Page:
Search the Health Library
Get the facts on diseases, conditions, tests and procedures.
I Want To...
Find a Doctor
Find a doctor at The Johns Hopkins Hospital, Johns Hopkins Bayview Medical Center or Johns Hopkins Community Physicians.
I Want To...
Find Research Faculty
Enter the last name, specialty or keyword for your search below.
Archives - From the editor
From the editor
Date: October 3, 2011
I was sitting in a darkened movie theater the other night, waiting for the film to begin, when a conversation caught my ear—a lively exchange between some young nurses who evidently hadn’t seen each other in a while. “I have a mammorable announcement to make,” one announced. “I’m having a double mastectomy on Monday.” Her friends, subdued, asked how she felt. The woman’s response was matter-of-fact (“It just has to be done…”) and upbeat: “The recovery timing works out perfectly—I can start my new assignment right on schedule in late October.”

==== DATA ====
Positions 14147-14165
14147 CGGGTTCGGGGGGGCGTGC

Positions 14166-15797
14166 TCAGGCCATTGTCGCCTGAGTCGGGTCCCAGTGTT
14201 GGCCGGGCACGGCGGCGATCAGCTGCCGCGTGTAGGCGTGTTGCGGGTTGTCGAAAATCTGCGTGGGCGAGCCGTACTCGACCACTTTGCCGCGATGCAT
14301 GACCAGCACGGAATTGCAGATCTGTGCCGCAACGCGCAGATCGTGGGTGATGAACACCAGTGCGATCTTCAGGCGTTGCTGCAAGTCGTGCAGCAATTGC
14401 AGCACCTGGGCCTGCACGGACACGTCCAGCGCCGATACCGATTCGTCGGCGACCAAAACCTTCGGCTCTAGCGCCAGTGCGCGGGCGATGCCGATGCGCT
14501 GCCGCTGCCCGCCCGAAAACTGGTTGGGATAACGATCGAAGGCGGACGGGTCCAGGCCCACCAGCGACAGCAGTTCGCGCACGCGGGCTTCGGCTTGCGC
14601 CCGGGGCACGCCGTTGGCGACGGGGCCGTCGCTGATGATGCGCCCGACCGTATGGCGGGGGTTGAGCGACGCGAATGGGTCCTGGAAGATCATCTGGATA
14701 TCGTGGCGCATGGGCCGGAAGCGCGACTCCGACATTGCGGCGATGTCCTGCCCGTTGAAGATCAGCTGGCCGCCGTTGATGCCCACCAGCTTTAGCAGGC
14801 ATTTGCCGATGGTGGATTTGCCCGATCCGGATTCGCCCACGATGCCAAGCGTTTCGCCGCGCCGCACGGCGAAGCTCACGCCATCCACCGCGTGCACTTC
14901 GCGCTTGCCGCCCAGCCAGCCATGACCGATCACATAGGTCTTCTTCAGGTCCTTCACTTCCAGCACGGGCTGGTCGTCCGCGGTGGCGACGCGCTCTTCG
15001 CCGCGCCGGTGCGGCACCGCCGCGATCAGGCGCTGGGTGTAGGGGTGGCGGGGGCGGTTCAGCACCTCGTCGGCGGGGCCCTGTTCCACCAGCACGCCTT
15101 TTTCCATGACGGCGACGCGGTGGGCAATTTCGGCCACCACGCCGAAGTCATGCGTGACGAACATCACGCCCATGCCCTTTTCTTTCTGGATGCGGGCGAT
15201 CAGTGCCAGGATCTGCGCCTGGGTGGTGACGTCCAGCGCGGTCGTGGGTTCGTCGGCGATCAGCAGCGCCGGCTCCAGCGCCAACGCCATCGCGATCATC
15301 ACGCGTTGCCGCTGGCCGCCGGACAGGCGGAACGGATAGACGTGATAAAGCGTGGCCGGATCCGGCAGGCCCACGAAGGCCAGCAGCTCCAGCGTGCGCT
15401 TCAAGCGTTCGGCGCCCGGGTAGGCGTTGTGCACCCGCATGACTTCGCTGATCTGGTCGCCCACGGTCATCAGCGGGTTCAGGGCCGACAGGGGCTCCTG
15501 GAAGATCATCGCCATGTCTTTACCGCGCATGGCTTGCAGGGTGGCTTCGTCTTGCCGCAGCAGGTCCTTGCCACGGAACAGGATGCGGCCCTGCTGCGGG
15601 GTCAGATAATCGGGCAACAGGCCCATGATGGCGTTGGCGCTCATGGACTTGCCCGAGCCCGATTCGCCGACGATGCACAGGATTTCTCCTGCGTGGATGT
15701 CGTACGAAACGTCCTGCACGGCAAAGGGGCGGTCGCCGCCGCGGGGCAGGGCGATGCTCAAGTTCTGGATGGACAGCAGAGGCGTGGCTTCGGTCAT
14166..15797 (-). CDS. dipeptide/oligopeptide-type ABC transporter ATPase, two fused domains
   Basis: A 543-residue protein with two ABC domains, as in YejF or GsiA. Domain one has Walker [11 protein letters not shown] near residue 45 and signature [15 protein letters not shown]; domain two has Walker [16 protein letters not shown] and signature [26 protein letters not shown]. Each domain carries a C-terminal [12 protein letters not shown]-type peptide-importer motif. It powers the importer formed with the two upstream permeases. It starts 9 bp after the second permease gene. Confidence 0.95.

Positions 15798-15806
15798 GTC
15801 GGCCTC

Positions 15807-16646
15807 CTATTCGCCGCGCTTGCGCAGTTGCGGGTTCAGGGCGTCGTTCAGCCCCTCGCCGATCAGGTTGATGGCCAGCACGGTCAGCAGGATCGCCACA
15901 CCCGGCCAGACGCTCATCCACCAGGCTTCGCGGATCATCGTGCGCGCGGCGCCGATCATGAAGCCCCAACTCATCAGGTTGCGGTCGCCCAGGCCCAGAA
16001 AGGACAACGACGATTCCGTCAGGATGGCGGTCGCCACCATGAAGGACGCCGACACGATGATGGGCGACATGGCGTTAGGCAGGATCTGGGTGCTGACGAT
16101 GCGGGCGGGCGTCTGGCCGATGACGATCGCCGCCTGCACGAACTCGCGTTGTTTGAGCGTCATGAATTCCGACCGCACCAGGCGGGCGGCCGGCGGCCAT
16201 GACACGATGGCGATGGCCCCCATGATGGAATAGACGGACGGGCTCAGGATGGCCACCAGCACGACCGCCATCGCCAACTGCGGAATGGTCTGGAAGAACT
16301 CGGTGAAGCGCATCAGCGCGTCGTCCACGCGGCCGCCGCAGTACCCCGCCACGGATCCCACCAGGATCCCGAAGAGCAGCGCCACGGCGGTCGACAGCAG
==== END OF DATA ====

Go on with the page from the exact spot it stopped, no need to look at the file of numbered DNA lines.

I was stunned by this woman’s resilience—and thought immediately of 10-year-old Payton Mueller, whose impish grin graces our cover. Payton is confined to a wheelchair, his hips and knees locked into right angles, but his youthful exuberance bubbles over in every encounter, as writer Christy Brownlee notes in “Pumped Up,” p. 18.
Resilience, in fact, is the through line of Christy’s story about spinal muscular atrophy (SMA). We see it in the parents of baby Oliver, who allow his autopsy in hopes of changing the future for others with SMA. We see it in the Hopkins neurologists who set aside their emotional attachments to take part in those autopsies. We see it in “Families of SMA,” a group working tirelessly to usher promising drugs into clinical trials.
I’m inspired by these everyday heroes and their ability to rebound in the face of adversity—and I bet you will be, too.
Sue De Pasquale